While it’s hard to feel sorry for most of the Domestic players, given the BBL has increased their pay packets, exposure and popularity to a wider audience, the players that don’t cut it at T20 level are certainly left behind.

    State contracted players that are not good enough for T20 cricket will spend three months in the middle of the season toiling away in Grade cricket irrelevance.

    The cricket season in Australia is generally considered to be from October to March. However, really, in recent years it has become purely a sport that only gets back page headlines from late November until February.

    Outside of the Test Matches, particularly the Boxing Day and New Year’s Test, and the BBL, the start and end of that October to March period are now swallowed up by other sports.

    I could make an argument that the past two Test summers in Australia have been completely lifeless and forgettable. The last two Boxing Day and New Years Test matches offered up a third-string West Indies side and an average, but not great, Pakistan side.

    No doubt, the Ashes will draw big crowds and ensure cricket is front and centre this summer, but what about future Test summers outside of Ashes’ contests?

    To be honest I’m not really sure what the solution is for competitions like the JLT Cup, other than to say it would nice to see at least a few 50-over games tacked on to the end of Shield games, with each team getting a couple of home games at major venues.

    I have to say I am a huge fan of the BBL. It’s hard to make a case that its popularity and success will diminish in the short term. It has brought a whole new fan base to cricket, as well as given domestic players a real profile and launching pad.

    It has the perfect timeframe of the school holidays, in amongst some good weather, and a lack of other competitions during night times in December and January.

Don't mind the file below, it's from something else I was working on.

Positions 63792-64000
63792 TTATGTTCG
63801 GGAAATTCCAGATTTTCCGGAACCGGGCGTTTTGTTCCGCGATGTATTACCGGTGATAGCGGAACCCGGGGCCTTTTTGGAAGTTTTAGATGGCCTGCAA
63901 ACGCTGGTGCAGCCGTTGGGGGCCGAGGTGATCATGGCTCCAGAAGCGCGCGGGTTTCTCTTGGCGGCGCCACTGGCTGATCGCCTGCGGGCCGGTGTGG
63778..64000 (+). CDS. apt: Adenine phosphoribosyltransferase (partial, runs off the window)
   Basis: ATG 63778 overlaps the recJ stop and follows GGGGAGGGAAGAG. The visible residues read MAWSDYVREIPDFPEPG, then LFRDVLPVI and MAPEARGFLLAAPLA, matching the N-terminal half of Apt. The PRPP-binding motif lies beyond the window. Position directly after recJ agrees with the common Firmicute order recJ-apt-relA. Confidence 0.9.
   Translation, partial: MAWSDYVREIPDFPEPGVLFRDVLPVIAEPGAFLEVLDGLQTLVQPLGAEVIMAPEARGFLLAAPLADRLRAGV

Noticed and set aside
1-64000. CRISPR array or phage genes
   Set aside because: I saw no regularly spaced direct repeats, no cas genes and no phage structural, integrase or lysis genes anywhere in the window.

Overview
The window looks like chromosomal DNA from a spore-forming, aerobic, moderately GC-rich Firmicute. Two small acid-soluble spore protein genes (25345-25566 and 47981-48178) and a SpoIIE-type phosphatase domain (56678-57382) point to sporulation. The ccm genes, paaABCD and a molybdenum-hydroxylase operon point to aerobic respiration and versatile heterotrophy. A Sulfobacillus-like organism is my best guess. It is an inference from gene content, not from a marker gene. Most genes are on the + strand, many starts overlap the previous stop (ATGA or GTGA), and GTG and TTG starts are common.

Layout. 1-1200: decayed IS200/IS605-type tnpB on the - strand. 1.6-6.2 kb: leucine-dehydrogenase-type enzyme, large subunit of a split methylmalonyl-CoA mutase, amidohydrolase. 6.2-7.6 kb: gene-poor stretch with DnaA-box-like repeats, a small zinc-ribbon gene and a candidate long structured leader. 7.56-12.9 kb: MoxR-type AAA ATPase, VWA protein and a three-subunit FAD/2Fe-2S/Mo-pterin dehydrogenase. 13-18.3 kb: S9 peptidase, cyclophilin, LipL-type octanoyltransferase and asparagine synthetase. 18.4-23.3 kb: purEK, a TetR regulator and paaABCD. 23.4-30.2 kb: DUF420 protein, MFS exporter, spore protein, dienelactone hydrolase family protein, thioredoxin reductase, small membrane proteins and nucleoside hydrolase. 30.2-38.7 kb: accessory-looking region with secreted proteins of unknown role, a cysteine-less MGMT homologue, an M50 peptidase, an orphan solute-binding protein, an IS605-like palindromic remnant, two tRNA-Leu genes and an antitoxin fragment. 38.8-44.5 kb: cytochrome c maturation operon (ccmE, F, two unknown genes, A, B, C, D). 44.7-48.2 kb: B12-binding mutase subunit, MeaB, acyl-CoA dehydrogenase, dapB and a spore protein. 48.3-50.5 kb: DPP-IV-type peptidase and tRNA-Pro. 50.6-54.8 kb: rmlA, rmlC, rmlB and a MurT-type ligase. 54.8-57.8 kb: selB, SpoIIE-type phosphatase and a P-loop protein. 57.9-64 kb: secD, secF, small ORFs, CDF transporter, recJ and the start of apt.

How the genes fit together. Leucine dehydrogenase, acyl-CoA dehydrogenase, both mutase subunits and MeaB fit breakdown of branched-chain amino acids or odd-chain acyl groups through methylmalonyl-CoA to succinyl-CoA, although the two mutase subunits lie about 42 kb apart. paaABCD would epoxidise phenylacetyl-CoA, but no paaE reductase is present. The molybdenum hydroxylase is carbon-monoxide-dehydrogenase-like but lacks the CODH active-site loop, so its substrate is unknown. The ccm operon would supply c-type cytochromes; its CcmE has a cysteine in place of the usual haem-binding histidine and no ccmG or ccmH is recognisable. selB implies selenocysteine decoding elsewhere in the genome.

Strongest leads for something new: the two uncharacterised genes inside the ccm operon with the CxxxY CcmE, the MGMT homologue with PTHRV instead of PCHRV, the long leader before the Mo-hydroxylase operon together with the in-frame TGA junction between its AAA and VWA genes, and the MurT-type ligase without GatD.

The games are generally well contested, and the quality of cricket is pretty good. I think they need to be careful, however, with adding too many teams and increasing the schedule, as more could well mean you lose the quality and the event type feel to it.

    Less is more, in some respects, and they can tilt that balance towards over exposure with more games, and more teams.

    Sacrificing Sheffield Shield games hardly seems like a great option either, given that Australia are already struggling to find the same production line as they have relied upon, to forge a couple of decades of success and great depth in both batting and bowling.

    Overall you wouldn’t necessarily say cricket in this country is struggling, given the raging success of T20 cricket, but it has led to the over-saturation of players, and the game overall, across the world.

    This is why the build up to this Ashes series is being met by some apathy. All these pop-up Leagues have led to some cricket losing its meaning, with International players playing all over the world for different sides around the clock.

    Which is why the newly introduced Test and ODI Championship is a long time coming from the ICC, it adds some meaning.

    People used to look forward to an Australian Summer with relish; however, given cricket virtually takes place twelve months of the year around the world, it seems like this Ashes Series has a little bit of a feel of being “just another series”.

    The JLT’s virtual disappearance may not seem to matter when the Ashes and BBL are in full swing, however it may be a smaller sign of a deeper malaise for the game.

    Because if the BBL stagnates, and we have more dull Test summers like the past two, the game as a whole in this country, in all three formats, may no longer be able to paper over the cracks.